In the previous chapter, we created a Spring Boot application that offers a Reactive Web API. We’ll cover in this one how to implement the client’s side using Angular with EventSource and RxJS’ Observable.
Within this chapter, you’ll learn how to develop the Reactive Web Server. We’ll use Spring WebFlux, available since Spring 5, and included from the Spring Boot 2.0 version. We’ll connect to a Mongo database using its reactive driver with Spring Data, also via Spring Boot.
This guide focuses on the capabilities of Spring WebFlux and Spring Boot 2 to create a Reactive Web Application, supported by a code example that you can build step by step.
To avoid dumb, non-realistic examples where Spring is also the client of the Reactive API, you will complete the stack with a client application in Angular 9. To make it reactive, you’ll use Server-Sent Events (SSE) to communicate the backend with the frontend. See the figure below for a quick view of the stack we’ll build.
In this post, you’ll learn how the magic, or better said the auto-configuration, works in Spring Boot. To do so, you’ll analyze how a basic Spring Boot app works to see how you get an embedded Tomcat web server in an example codebase available on Github.
The implementation of the JEP 330: Launch Single-File Source-Code Programs available from Java 11 allows us to write a script in Java and run it as a shebang file. This is very useful for developers like me, who are not very familiar with scripting with other languages like bash or python.
In this post, I’ll show you how to write a single-file script in Java and run it from the command line. As an extra topic, you’ll learn how to put this file in a Docker image for even easier distribution of your script.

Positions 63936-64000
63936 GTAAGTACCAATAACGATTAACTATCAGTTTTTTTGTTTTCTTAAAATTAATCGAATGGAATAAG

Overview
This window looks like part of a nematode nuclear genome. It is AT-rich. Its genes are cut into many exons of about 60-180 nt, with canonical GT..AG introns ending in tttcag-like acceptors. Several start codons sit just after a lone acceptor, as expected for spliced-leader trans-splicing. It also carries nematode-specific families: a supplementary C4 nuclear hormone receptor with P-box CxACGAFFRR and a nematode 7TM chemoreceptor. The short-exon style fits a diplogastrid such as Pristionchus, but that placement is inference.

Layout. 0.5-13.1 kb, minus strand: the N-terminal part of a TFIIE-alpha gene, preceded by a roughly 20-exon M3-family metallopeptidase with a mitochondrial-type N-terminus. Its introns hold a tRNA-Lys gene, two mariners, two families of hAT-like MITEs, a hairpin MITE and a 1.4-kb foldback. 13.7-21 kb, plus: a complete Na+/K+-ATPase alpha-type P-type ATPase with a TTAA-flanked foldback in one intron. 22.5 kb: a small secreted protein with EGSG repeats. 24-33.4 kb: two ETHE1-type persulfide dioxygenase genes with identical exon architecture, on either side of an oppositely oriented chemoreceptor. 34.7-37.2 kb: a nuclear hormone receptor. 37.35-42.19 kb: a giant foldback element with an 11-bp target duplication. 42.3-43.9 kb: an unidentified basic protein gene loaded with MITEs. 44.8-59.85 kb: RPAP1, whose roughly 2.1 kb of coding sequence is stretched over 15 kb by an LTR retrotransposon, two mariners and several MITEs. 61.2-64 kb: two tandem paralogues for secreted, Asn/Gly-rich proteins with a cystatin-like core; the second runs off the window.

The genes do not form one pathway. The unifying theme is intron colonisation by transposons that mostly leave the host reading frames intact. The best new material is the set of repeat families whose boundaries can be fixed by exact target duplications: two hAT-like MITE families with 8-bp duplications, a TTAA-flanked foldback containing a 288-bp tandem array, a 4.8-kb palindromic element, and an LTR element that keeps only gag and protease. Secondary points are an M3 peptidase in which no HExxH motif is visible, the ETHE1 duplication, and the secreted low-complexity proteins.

This guide shows you how to implement custom error handling in Spring Boot. We use not only the well-known ControllerAdvice and ExceptionHandler annotations but also DefaultErrorAttributes and ErrorController to make your custom error attributes uniform and consistent.
The version 12 of Java comes with a new preview feature (amongst others): Switch Expressions. Let’s see how this feature can simplify some of our daily tasks.
This is a short guide on how to deploy a Spring boot war packaged application to Wildfly and Tomcat. As you know, Wildfly is the name of the community version of JBoss EAP, so this configuration should work for JBoss EAP as well.
This guide contains examples that show you how to serialize and deserialize from Java to JSON. It covers the basics and the most common use cases: Strings, Objects, Dates, Optionals, Lists, Maps, etc.
In this post, I’ll show you how to write more readable Unit Tests using a Behavior-Driven Development style (BDD). This is a coding style that is very easy to adopt and, at the same time, brings a huge benefit: it increases your test readability (a lot). Besides, it’s a small change that may drive you to go full-BDD (i.e. writing your test scenarios before your code).
With a practical example, you’ll see how to make this change with two very popular libraries: Mockito (and its BDDMockito implementation) and AssertJ.